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First i would relax. right now it is more important to bond and buiild relationships with them. What can you compromise on? perhaps make the mac and cheese and add some peas and corrots. If they pick them out so be it. They will still get full on familiar food and you will still be setting the precidence of "this is how we eat at this house. Speghetti is another good one. Ragu makes an organic sauce that tastes just like thier regualr sauce. hamburgers maybe? are you vegitarian or just healthy organic? Maybe dh could talk to his ex and find out what exactly they do eat. that would you give you a base to start with. there is aspme prettyt close organic processed food. perhaps you could do some oganic chicken nuggets that taste good (so many of those organic/natrual proucts suck )and a side of hommade fries or veggies. think kid friendly vegies like corn.

also talk to them. take them shopping. what would they like to eat, bring them into the kitchen and ask them to help cook. see what you can bargin with them. maybe they will eat carrots if you let them dip them. will have fruit for a snack etc . . .

also talk to your dh. in the end I htink it is more important to present a united front. so the two of you need to get together and decide what is exceptable and what will be done about it.

I think you definitely need to address table manners. sit down witht he kids and discuss what they may and may not do if they don't like what you are serving. will they get something else? do they need to try it first? etc . . .

The truest answer to violence is love. The truest answer to death is life. The only prevention for violence is for the heart to have no violence within it.  We cannot prevent evil through any system devised by mankind. But we can grapple with evil and defeat it, but only with love—real love.

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#8 of 9 Old 10-24-2005, 11:12 PM - Thread Starter
 
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Thanks alot, you have all said something valuable. I was very pleased when my dsd ate a bite of apple tonight, I didn't even get on her for not eating her chicken. I probably do need to back off a little bit, I guess its just something I'm so passionate about (eating healthy) and it was drilled into me that I always had to clean my plate growing up. I should pick my battles though and as there will probably be many more to come with my little princess, food is probably not the most important. I think she likes the fact that people call her picky, its become like she believes she has to be picky. Hopefully, its just a stage. In the meantime, I should be happy for all the little things I have done that she doesn't even really know about but that's healthier for her. (100% juice instead of sugar drinks, whole wheat bread that looks like white bread (thank you Sara Lee!)) and the little bites of fruit or vegetables along the way. Thanks everybody!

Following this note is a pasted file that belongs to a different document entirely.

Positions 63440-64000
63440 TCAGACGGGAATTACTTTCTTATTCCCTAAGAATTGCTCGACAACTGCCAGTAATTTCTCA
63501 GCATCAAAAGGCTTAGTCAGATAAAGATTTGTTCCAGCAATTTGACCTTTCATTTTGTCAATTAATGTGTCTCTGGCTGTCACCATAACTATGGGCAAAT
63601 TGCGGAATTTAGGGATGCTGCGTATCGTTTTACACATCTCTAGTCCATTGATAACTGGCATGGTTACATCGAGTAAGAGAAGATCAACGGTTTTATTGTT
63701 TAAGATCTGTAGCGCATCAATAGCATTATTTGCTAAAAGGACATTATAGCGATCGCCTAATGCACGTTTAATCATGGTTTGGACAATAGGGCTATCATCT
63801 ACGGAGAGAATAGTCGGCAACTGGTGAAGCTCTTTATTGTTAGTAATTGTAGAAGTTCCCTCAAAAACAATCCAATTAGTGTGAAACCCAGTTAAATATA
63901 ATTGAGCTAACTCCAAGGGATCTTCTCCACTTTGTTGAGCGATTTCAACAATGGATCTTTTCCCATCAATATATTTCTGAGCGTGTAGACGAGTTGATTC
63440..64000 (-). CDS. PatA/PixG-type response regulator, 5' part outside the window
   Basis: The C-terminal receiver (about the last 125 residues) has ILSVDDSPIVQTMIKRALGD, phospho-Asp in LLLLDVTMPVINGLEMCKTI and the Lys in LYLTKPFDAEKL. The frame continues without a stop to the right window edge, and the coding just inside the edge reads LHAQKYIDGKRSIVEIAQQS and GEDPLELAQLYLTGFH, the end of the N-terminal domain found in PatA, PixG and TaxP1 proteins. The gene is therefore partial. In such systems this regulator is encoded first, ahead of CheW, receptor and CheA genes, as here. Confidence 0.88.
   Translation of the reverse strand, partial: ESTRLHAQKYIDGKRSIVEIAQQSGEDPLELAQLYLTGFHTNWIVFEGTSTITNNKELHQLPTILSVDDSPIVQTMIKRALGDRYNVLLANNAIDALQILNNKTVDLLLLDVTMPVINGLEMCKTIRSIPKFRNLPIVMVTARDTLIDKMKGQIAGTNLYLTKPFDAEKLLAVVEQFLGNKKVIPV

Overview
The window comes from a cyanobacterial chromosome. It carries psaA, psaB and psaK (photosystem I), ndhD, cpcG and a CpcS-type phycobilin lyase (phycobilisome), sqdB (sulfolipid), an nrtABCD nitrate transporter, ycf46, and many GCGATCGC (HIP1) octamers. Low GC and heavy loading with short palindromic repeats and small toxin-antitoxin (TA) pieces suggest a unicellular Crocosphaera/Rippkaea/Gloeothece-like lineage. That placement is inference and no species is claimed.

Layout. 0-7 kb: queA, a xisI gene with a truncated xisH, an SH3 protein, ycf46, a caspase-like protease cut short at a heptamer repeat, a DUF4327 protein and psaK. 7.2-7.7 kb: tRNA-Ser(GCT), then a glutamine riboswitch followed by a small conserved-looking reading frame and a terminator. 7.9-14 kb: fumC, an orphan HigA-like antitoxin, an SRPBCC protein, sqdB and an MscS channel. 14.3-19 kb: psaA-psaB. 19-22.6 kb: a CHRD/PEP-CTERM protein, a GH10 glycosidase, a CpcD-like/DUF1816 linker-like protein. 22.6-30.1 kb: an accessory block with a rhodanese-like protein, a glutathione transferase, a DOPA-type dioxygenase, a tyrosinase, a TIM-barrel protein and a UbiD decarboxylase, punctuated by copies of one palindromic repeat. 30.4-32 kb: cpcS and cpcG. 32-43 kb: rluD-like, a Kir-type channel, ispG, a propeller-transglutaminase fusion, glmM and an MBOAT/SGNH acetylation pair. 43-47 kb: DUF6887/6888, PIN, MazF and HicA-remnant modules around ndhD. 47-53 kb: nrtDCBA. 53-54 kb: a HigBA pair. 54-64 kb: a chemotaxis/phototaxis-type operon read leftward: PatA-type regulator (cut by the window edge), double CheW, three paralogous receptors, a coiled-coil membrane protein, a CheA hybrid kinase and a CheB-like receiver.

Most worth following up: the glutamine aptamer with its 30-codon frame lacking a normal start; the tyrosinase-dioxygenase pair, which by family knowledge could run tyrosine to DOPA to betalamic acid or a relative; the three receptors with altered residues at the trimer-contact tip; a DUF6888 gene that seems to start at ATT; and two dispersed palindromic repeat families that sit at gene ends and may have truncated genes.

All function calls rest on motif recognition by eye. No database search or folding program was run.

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#9 of 9 Old 10-24-2005, 11:21 PM
 
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Glad to see this thread! DSS lives on lunchables (and not the original kinds....he had a "pizza" one here before I put a stop to it that had chocolate spread, m&m's, and pop rocks for toppings) and gogurt. I finally told DH he can have all the gogurt he wants but no lunchables. We were having an issue with DSS not eating at dinner (he's a great little procrastinator....everything is always too hot, it needs cooled down ) and then twenty minutes after everything was done and cleaned up he was STARVING (his word). We agreed that we wouldn't buy lunchables (he knew it was a fall back food) and if we went somewhere and he was hungry we'd go home and eat. This last weekend was great. He asked for a lunchable once and when we explained we aren't going to be buying them he dropped it. He actually ate dinner this time around! :LOL I find if I leave out snaks like apple pieces and carrots and eat them myself he's more likely to eat them too. He asked for a carrot the toher day cause I was munching on one. Just take things as they come and don't force it. Let her know that this is what is available and if she's hungry great! If not, let you know when she is and you'll make her something. Let her help make the stuff too......maybe that will peak her interest.

Give more**Expect Less